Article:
This view from Nob Hill looking up Taylor at Jackson to Vallejo Street - is half a block from the summit of Russian Hill. The true summit lies at Vallejo between Taylor and Jones. Also seen here are the cross streets of Pacific Avenue and Broadway. Ina Coolbrith Park is located just across the Vallejo stairs from this house.
Today the 225 step Vallejo Stairs are on both sides of Taylor Street. "The House of the Flag" is on the SE corner of the Vallejo stairs and Taylor Street. It was named a San Francisco landmark in 1972 and has become part of the lore of this special neighborhood which was home to a coterie of the most creative and interesting San Franciscans of their time. It also largely survived the fire and has many pre-earthquake buildings still standing watch from the top of Russian Hill.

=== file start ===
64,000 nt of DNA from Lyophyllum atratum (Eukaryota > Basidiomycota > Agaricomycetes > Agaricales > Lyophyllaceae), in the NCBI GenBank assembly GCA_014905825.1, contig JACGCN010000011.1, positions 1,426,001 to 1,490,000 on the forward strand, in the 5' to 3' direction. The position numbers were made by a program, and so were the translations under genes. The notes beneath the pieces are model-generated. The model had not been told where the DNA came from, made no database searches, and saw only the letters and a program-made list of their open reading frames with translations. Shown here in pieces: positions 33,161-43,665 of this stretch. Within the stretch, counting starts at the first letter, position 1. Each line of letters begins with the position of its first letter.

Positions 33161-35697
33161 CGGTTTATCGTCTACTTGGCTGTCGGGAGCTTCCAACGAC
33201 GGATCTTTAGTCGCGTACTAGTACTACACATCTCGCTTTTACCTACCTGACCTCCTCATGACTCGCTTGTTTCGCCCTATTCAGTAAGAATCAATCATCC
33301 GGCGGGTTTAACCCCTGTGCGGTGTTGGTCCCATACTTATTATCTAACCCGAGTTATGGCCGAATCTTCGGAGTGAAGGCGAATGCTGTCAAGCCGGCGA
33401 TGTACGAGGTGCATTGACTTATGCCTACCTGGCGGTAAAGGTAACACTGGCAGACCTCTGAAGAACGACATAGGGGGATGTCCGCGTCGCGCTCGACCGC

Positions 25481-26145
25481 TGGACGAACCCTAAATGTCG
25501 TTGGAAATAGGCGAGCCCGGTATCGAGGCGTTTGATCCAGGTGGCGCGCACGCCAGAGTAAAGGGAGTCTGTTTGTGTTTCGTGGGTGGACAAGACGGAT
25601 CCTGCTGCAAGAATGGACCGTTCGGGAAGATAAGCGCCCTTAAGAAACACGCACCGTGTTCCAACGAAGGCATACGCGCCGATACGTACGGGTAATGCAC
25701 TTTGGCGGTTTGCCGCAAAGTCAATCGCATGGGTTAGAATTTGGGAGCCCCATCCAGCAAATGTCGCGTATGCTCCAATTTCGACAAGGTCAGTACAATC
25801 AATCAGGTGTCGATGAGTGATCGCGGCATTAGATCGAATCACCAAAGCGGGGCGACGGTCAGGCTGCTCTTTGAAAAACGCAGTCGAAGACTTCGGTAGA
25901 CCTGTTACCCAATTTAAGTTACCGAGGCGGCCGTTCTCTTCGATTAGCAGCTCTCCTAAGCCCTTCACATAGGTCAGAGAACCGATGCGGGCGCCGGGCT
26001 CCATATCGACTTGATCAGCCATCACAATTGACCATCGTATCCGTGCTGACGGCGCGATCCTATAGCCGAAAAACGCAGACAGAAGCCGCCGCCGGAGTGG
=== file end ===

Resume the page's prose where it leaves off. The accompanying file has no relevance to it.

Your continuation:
The best protection any woman can have … is courage
-- Elizabeth Cady Stanton
Daisy's mother, Endemial Josephine Drane Polk was no wilting southern belle. And although she was a daughter of the south, she held no allegiance to any of the rules or tenets of that society. Known to family and friends as Endie or EJ, she was born in St. Louis on April 13, 1835, the daughter of Reverend TJ Drane and Susan Keith.
In 1854, at 19 she married her first husband Ferdinand Leonard Burch. On the heels of this marriage at 25 the war of the states began. And by her 30th birthday she was a war widow with 3 children (only one surviving to adulthood). By the end of the civil war at age 32, she remarried Willis Webb Polk a fellow widower and father to 2 children, only William survived to adulthood. She and Willis had 5 children (Trusten born after Daisy did not survive to adulthood)
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